This week Steve’s uncle Bob wrote to me with some problems he was having controlling space on his iPhone and we thought maybe his vast podcast library was a culprit. He was using the Apple Podcasts app. I suggested he try using Pocketcasts for iOS from ShiftJelly because it gives a lot more control to you on when podcasts download, how many you keep on a podcast by podcast basis. By the way, if you’re looking for a good podcast app on Android, Pocketcasts is available in the Google Play Store too.
Anyway, uncle Bob installed Pocketcasts and really liked it. But then he wrote about a use case that looked like he’d lost. Let me use his words to explain:
“One drawback is I can’t use this app within the Mac environment. What I mean by this is I can’t play podcasts through my computer while simultaneously using the computer for browsing and such. I used to be able do that using the Podcasts app when the phone is charging on the computer via USB cable by toggling the phone icon on the first iTune screen that pops up after connecting the phone. From there I go down to podcasts, but that is the prescribed Apple delivery mode, and it doesn’t appear to recognize Pocket Casts app via that route. I hope my annotated screen shot helps with the description. Don’t know if there’s a fix for that. One of my multi-tasking things I do—listen to classical or jazz while analyzing news.”
Luckily Bob included a screenshot showing On My Device in the left sidebar of the current iTunes with a giant arrow pointing at Podcasts under it. I honestly had no idea you could use that to access your iOS content and play it back on the Mac! I started to write back to him that yes, he’d lost that functionality but then I had what I’ve chosen to think of as a brilliant idea that might just give him what he wanted. I tested my idea, and sure enough it worked!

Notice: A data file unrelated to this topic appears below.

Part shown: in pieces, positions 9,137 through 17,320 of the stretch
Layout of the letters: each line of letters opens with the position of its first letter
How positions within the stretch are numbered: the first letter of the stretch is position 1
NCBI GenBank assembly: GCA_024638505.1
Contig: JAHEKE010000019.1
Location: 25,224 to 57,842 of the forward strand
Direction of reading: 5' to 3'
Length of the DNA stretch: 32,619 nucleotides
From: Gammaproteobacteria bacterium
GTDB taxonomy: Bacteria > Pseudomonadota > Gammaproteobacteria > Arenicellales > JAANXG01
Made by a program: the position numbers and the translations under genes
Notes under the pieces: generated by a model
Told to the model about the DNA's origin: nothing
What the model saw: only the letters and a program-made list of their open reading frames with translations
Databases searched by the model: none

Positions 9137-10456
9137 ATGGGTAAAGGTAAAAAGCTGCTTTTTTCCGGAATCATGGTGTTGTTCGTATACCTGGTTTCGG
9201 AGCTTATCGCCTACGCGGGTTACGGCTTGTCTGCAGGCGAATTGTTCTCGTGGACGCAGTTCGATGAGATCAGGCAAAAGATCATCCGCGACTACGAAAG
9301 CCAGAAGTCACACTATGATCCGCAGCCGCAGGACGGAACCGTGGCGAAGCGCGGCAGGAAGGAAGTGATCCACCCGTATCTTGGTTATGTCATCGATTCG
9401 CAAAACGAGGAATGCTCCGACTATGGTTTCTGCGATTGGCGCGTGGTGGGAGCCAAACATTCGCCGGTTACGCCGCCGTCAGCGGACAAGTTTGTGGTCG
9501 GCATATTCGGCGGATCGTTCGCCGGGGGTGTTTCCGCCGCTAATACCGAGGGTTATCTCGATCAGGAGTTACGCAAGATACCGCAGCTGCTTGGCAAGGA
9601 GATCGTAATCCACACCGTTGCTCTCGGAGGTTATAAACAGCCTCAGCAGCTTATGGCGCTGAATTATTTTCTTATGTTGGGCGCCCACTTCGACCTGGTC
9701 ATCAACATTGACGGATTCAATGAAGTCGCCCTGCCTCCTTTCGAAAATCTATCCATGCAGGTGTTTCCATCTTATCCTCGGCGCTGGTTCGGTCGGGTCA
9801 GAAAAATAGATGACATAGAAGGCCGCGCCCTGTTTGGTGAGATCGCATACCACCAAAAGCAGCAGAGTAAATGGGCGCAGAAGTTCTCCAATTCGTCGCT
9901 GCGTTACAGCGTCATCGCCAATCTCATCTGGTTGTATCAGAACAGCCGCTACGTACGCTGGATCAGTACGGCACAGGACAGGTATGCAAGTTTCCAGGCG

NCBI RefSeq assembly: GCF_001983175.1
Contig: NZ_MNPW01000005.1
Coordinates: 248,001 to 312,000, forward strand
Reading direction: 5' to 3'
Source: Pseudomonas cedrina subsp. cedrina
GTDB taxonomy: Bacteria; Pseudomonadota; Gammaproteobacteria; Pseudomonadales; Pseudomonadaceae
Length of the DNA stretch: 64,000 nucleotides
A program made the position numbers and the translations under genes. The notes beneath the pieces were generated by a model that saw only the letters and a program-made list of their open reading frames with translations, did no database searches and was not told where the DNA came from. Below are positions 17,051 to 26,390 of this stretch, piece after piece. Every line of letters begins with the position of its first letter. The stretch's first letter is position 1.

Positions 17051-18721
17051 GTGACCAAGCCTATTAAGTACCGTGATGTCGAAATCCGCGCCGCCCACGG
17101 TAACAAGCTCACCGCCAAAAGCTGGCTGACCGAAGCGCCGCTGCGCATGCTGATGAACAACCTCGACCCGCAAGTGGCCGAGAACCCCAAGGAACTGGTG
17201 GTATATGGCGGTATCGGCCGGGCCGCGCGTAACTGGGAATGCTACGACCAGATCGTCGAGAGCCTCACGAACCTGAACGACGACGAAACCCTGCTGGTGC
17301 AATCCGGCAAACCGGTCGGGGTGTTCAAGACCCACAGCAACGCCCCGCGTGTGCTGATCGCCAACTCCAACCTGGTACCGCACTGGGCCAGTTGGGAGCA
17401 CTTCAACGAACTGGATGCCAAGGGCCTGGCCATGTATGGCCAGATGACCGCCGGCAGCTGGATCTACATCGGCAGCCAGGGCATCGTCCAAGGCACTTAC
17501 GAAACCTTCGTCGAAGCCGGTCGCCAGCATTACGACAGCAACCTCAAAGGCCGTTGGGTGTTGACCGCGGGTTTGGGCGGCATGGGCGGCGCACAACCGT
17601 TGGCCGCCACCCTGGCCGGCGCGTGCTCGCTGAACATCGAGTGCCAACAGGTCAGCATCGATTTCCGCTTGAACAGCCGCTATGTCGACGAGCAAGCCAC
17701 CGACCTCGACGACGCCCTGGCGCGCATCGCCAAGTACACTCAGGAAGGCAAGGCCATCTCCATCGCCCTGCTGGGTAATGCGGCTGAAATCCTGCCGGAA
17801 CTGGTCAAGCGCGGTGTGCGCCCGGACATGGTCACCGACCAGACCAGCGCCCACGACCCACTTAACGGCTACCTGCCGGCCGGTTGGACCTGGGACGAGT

The basis for this trick requires that you’re running Yosemite, because it comes with a new version of QuickTime. Apple has now built into QuickTime the ability to record your iOS screen to a movie or audio recording. I would love to take credit for discovering this new QuickTime feature but I can only take credit for being smart enough to watch Don McAllister’s ScreenCasts Online and watching him tell us about it.
Anyway, I thought if QuickTime can display the screen of our iOS device, then maybe I can use it to play back content for Uncle Bob. If you plug your iOS device into your Mac and launch QuickTime, and request a new audio or video recording, you can set your iOS device to be the source for the audio and video.
You KNOW I made a Clarify tutorial on this already, right? So don’t worry about following step by step because it’s all happily up under tutorials on podfeet.com:
The only tricky bit of this is that the audio playback volume is controlled from within QuickTime which is kinda weird. You can’t use the standard volume controls on your Mac or your iOS device. Even if you forget this last bit you’ll figure it out soon enough because QuickTime defaults to muted so you won’t hear a darn thing and you’ll be forced to figure it out!
I have to say I’m pretty proud of myself for thinking of this one!